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Ehrlich wins Md. primary, sets up rematch with O’Malley

- Associated Press - Tuesday, September 14, 2010

ANNAPOLIS, Md. | Former Gov. Robert Ehrlich defeated Sarah Palin-endorsed Brian Murphy for the Republican nomination on Tuesday, and Gov. Martin O'Malley won easily in the Democratic primary to set up a rematch of the 2006 Maryland governor's race.

O'Malley, who has been touting record investments in education despite tough economic times, told supporters he was looking forward to the Nov. 2 rematch.

"I'm looking forward to the next 50 days," O'Malley said at his campaign headquarters in Baltimore.

O'Malley acknowledged that Democrats in Maryland were fairing better than Democrats in many other states, and he attributed that to the nation's economic woes not being felt as deeply in Maryland.

"Our state is faring better than most states," O'Malley said. "I think people in our state are intelligent enough and fair enough to understand."

Ehrlich, who has said he never focused on the Murphy challenge, described Tuesday's primary as "another work day for us."

"Obviously, we've been focused on November all along," Ehrlich said at a victory rally at a Baltimore tavern. "This is a signpost along the way."

Sen. Barbara Mikulski easily won the Democratic primary in her bid to win a fifth term. A crowded field of Republicans are competing for the chance to go up against her.

"I think the voters are, first of all, looking for straight talk and plain talk," Mikulski said Tuesday night. "They don't want spin. They want straight talk about what you're going to do and how is it we know that we can trust you."

Mikulski said she's stressing jobs, education and "making our government work in a smarter and more frugal way."

"They know from my record, when Barbara Mikulski says she's going to do something, she works her earrings off until she gets it done," Mikulski said.

Mikulski will face Eric Wargotz, who defeated 10 other Republican candidates to win the GOP nomination. Wargotz is a doctor who has served as a Queen Anne's County commissioner on the Eastern Shore.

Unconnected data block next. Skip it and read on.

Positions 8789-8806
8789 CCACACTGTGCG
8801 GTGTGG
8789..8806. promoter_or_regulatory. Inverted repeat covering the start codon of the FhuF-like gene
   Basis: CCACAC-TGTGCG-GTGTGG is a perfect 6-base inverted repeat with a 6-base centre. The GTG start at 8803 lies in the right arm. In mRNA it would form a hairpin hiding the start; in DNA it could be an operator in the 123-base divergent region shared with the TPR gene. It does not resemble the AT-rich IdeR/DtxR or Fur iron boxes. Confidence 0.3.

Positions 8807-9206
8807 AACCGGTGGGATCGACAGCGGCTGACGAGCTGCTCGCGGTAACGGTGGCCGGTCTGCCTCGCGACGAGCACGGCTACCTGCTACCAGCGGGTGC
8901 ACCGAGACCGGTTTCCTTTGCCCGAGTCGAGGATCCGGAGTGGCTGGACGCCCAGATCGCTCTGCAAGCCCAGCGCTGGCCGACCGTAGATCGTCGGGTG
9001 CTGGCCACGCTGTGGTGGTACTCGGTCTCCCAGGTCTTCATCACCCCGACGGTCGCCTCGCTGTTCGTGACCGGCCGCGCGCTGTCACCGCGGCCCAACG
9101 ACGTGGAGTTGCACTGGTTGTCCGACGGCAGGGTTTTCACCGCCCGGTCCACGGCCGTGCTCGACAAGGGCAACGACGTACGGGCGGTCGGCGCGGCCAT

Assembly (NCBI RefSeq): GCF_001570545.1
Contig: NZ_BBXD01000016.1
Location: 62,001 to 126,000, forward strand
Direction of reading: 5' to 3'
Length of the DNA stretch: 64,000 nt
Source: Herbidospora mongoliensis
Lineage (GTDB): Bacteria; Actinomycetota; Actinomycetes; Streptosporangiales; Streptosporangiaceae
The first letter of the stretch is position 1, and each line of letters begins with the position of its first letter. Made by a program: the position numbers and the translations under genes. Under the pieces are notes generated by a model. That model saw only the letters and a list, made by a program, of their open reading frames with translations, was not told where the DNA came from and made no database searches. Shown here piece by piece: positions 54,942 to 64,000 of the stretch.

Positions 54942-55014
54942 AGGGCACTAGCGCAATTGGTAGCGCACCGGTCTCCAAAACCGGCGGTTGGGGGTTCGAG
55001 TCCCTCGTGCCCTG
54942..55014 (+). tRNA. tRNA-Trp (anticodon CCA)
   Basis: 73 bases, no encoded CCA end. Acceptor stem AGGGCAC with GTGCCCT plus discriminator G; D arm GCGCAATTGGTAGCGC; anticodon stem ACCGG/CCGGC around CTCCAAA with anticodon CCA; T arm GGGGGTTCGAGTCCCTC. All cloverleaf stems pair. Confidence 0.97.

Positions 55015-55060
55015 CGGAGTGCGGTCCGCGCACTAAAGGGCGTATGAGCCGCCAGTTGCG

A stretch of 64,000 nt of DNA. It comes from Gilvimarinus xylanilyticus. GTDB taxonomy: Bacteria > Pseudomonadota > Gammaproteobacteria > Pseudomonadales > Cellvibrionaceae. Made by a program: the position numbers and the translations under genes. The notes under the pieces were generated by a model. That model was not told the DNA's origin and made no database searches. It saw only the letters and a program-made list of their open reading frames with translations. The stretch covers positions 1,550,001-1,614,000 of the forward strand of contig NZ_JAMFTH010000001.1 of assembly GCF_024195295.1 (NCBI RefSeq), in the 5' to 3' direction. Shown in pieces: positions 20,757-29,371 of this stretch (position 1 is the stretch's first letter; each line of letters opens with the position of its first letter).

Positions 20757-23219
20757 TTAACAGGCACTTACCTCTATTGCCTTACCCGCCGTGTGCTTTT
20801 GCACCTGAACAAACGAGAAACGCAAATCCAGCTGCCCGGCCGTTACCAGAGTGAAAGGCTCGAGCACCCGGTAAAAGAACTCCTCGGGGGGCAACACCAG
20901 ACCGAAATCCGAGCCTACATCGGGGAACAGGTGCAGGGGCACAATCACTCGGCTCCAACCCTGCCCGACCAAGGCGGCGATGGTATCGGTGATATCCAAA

Maryland's eight incumbents in the House of Representatives prevailed in their primaries.

Republican State Sen. Andrew Harris defeated first-time candidate Rob Fisher to be the Republican nominee in Maryland's 1st District congressional race. Rep. Frank Kratovil, the first-term Democratic incumbent, was unopposed in the Democratic primary for that seat, which includes all of the Eastern Shore as well as portions of Anne Arundel, Baltimore and Harford counties.

Harris will be challenging Kratovil in a rematch to a very close 2008 race, which Harris lost by less than 3,000 votes.

William Campbell, a former Amtrak chief financial officer, defeated two other candidates to win the GOP nomination to run against Democrat Peter Franchot, who was unopposed in the primary.

Voters supporting O'Malley cited his environmental policies directed at cleaning up the Chesapeake Bay and managing the state's budget during difficult recessionary times.

"I think he's done a reasonable job under very difficult circumstances," said Barry Kessler, 52, after voting in Arnold.

Ehrlich supporters said they chose him instead of Murphy because they believe the former governor stood a better chance of winning back the governorship for the GOP.

"I think he has a better chance of winning in November," said Tom McLaughlin, 47, after voting in Arnold.

Three Republicans are vying to take on Comptroller Peter Franchot, the Democratic incumbent. William Campbell, a former chief financial officer for Amtrak, is running against Armand Girard, a retired Baltimore teacher, and Brendan Madigan, an 18-year-old who is active in the tea party.

Tough primary battles will also be decided in several heated state Senate races in Montgomery and Prince George's counties.

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Associated Press Writers Ben Nuckols and Kathleen Miller in Baltimore and David Dishneau in Washington contributed to this report.

 

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